In February, the Yokosuka branch of the Yokohama Regional Court dismissed a suit to stop dredging but in unusual language requested that the government “use effective diplomacy and gain access to more information.”
As public concerns refuse to dissipate, a signature-gathering campaign to place the issue on the ballot in Yokohama continues. The campaign has already gathered over 20,000 signatures, over three times as many as required to put the question on the ballot. “Even people who were once indifferent are now helping us with this campaign,” reports one activist. It is now over 30 years since the first carrier, the Midway, arrived. Once again, the relationship between deployed ships and the host community is uncertain.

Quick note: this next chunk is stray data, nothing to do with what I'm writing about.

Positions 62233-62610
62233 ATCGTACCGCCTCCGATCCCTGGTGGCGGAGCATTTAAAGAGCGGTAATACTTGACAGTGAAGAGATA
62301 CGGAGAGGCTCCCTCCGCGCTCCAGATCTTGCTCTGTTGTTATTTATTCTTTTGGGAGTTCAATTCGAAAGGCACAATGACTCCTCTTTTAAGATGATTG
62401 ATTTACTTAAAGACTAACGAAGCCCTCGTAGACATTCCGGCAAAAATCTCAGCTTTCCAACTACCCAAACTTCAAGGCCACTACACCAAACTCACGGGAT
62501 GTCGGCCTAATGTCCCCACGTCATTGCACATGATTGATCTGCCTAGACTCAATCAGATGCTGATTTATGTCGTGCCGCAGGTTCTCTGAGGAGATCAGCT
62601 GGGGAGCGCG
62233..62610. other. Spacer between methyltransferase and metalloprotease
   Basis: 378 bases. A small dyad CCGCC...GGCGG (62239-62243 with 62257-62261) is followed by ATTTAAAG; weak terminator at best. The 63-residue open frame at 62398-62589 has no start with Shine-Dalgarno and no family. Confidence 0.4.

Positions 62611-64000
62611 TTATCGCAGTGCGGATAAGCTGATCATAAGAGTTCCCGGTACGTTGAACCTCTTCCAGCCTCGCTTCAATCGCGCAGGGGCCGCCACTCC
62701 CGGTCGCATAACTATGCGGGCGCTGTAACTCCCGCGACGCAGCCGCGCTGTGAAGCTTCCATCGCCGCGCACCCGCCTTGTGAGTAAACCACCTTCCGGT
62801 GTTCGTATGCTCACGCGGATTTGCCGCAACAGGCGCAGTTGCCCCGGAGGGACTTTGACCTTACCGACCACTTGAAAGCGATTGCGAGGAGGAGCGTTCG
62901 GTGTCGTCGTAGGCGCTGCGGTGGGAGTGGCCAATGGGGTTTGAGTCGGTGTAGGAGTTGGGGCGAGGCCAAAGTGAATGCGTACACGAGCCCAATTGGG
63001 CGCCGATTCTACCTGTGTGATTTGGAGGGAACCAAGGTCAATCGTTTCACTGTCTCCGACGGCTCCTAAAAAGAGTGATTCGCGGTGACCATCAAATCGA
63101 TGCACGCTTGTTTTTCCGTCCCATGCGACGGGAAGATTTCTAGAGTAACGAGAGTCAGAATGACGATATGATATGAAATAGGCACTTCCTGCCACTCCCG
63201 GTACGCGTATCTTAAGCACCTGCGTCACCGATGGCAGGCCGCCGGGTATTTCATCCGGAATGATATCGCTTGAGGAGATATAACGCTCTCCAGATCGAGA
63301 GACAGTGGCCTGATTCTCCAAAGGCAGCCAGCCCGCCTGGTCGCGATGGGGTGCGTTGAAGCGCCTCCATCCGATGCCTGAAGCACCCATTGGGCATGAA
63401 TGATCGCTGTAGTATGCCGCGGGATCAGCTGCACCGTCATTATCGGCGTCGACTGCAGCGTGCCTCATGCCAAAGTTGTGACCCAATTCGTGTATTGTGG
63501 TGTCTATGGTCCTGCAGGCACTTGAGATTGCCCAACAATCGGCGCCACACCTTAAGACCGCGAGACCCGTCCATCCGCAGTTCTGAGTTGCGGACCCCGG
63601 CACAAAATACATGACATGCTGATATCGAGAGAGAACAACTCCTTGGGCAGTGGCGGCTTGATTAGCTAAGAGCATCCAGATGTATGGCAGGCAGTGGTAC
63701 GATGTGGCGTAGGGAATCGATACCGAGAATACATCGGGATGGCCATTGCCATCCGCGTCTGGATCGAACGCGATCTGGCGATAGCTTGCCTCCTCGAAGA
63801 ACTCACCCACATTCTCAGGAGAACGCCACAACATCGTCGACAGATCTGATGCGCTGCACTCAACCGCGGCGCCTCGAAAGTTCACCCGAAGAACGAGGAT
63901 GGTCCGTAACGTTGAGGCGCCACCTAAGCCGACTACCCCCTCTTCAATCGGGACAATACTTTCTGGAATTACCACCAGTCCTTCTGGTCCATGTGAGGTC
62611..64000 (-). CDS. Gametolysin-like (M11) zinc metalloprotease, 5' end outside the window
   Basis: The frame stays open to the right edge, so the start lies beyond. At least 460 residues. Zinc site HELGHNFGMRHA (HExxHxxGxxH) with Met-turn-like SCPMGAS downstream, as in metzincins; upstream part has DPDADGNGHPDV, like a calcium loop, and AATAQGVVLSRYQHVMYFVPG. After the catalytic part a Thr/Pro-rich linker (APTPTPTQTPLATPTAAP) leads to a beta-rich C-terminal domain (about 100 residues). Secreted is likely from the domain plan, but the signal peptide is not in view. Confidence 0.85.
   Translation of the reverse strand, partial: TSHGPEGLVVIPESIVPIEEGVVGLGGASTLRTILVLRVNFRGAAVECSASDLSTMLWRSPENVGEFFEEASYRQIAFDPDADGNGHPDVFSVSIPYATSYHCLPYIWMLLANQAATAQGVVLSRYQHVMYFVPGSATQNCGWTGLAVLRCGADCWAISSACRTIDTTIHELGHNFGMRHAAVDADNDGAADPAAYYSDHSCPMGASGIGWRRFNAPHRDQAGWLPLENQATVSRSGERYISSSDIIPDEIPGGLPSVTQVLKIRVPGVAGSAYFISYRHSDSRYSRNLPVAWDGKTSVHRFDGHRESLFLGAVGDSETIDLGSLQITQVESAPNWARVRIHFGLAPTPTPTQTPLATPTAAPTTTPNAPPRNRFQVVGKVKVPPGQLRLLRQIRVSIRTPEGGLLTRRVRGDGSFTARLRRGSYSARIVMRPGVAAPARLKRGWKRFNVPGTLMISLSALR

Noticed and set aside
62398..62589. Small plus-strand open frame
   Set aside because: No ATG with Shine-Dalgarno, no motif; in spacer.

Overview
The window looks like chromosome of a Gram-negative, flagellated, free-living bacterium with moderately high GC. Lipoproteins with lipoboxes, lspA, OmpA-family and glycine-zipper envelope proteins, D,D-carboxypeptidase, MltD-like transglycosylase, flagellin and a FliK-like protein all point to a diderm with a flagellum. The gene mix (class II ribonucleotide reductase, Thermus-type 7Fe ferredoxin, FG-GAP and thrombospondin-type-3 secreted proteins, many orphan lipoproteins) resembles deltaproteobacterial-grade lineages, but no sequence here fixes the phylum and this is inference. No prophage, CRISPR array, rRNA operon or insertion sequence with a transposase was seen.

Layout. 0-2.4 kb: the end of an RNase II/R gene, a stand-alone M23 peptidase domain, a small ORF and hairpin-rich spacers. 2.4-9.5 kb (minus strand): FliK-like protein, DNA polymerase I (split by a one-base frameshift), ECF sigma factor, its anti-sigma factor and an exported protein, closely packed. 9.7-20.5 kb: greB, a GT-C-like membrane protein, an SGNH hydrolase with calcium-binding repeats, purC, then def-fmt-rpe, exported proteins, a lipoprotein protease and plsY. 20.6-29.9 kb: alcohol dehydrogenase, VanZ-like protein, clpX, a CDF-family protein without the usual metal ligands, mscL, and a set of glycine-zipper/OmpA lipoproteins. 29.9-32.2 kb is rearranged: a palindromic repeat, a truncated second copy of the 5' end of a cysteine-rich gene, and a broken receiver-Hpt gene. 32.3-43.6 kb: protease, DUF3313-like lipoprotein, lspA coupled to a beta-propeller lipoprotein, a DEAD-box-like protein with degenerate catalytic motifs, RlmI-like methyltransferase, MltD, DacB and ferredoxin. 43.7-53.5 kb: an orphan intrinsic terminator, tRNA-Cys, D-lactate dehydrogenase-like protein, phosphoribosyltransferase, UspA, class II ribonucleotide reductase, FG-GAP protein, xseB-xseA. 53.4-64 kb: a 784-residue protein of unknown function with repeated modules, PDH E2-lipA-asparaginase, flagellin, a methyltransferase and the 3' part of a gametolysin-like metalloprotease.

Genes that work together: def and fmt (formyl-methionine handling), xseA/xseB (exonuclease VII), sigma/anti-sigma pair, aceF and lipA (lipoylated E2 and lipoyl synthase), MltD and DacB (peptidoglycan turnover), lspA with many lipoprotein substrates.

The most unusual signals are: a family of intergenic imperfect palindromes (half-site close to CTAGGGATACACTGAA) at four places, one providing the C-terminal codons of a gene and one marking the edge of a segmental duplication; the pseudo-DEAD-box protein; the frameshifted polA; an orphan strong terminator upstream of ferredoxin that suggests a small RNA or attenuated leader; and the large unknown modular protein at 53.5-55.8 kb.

A Year at the Atsugi Base
What are the operations of the carrier aircraft unit at Atsugi over the course of a year? When the carrier departs for a mission, the planes accompany it so the average noise levels are not the same year round.
A city employee of one of the communities located around the base, Daiwa, regularly receives telephone calls from citizens complaining about the noise levels and asking why nothing can be done. On some days, over 100 calls deluge the department. Kanagawa prefecture estimated that last year there were 5,920 complaints about the noise from citizens in Kanagawa and neighboring city of Machida located in Tokyo prefecture. These complaints are, of course, concentrated during periods when the carrier returns to port in Yokosuka.